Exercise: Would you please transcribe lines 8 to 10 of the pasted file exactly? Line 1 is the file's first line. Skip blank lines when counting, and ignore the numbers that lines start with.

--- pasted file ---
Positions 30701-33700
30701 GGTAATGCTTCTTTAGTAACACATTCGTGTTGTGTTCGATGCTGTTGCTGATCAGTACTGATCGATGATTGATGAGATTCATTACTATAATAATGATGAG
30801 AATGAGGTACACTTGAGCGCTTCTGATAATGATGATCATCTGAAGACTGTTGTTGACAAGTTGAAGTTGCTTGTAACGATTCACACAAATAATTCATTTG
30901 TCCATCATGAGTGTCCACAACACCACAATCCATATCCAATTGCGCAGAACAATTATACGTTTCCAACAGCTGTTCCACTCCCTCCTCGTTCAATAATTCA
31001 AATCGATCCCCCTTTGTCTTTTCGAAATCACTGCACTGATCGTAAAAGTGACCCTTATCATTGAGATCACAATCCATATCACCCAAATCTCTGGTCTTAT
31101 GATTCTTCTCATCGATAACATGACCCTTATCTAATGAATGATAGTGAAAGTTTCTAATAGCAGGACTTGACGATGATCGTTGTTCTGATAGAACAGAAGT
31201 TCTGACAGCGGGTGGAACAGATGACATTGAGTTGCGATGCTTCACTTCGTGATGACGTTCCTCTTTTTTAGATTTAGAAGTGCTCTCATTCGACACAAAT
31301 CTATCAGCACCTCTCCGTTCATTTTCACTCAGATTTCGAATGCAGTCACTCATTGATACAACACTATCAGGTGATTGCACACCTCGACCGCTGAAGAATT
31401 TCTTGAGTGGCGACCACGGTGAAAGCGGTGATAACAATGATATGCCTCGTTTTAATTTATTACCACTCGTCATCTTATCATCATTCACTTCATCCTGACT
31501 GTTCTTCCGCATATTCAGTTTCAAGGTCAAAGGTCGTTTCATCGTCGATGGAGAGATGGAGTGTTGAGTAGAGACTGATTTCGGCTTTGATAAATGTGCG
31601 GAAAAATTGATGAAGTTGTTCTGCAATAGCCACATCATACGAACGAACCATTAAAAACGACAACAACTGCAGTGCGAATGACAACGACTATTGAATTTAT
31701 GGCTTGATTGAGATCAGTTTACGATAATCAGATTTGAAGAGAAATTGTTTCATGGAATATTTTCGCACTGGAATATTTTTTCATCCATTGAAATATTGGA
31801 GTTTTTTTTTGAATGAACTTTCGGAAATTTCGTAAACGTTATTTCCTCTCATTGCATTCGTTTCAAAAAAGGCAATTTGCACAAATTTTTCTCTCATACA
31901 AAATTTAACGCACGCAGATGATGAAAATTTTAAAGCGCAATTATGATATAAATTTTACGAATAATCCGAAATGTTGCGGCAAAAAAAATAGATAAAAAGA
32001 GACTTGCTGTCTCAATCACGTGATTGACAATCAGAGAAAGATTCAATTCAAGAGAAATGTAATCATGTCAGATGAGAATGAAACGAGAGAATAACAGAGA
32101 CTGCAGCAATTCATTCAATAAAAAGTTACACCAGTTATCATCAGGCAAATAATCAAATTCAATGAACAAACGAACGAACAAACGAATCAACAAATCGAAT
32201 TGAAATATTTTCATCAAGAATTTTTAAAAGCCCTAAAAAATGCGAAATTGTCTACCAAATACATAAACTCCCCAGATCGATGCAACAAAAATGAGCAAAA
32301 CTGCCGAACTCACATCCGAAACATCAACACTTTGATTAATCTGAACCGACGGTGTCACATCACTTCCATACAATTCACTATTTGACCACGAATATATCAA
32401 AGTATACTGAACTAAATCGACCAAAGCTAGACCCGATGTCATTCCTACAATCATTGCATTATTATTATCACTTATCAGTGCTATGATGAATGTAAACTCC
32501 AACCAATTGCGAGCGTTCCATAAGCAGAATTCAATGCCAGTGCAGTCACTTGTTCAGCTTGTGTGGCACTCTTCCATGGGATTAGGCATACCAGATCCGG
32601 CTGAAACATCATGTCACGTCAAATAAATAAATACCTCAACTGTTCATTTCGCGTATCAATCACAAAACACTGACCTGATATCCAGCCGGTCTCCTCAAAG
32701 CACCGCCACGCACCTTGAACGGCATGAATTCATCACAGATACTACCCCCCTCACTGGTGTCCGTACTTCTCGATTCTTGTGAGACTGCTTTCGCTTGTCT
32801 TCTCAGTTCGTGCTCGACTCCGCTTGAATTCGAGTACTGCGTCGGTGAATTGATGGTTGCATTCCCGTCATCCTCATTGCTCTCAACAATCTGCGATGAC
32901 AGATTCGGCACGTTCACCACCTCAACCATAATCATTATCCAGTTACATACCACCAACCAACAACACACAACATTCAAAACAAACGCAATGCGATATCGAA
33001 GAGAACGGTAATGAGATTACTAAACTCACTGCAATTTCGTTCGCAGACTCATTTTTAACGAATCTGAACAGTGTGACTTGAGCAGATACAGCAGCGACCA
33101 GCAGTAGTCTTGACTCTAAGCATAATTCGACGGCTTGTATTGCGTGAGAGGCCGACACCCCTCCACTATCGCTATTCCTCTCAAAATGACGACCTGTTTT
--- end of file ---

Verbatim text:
31301 CTATCAGCACCTCTCCGTTCATTTTCACTCAGATTTCGAATGCAGTCACTCATTGATACAACACTATCAGGTGATTGCACACCTCGACCGCTGAAGAATT
31401 TCTTGAGTGGCGACCACGGTGAAAGCGGTGATAACAATGATATGCCTCGTTTTAATTTATTACCACTCGTCATCTTATCATCATTCACTTCATCCTGACT
31501 GTTCTTCCGCATATTCAGTTTCAAGGTCAAAGGTCGTTTCATCGTCGATGGAGAGATGGAGTGTTGAGTAGAGACTGATTTCGGCTTTGATAAATGTGCG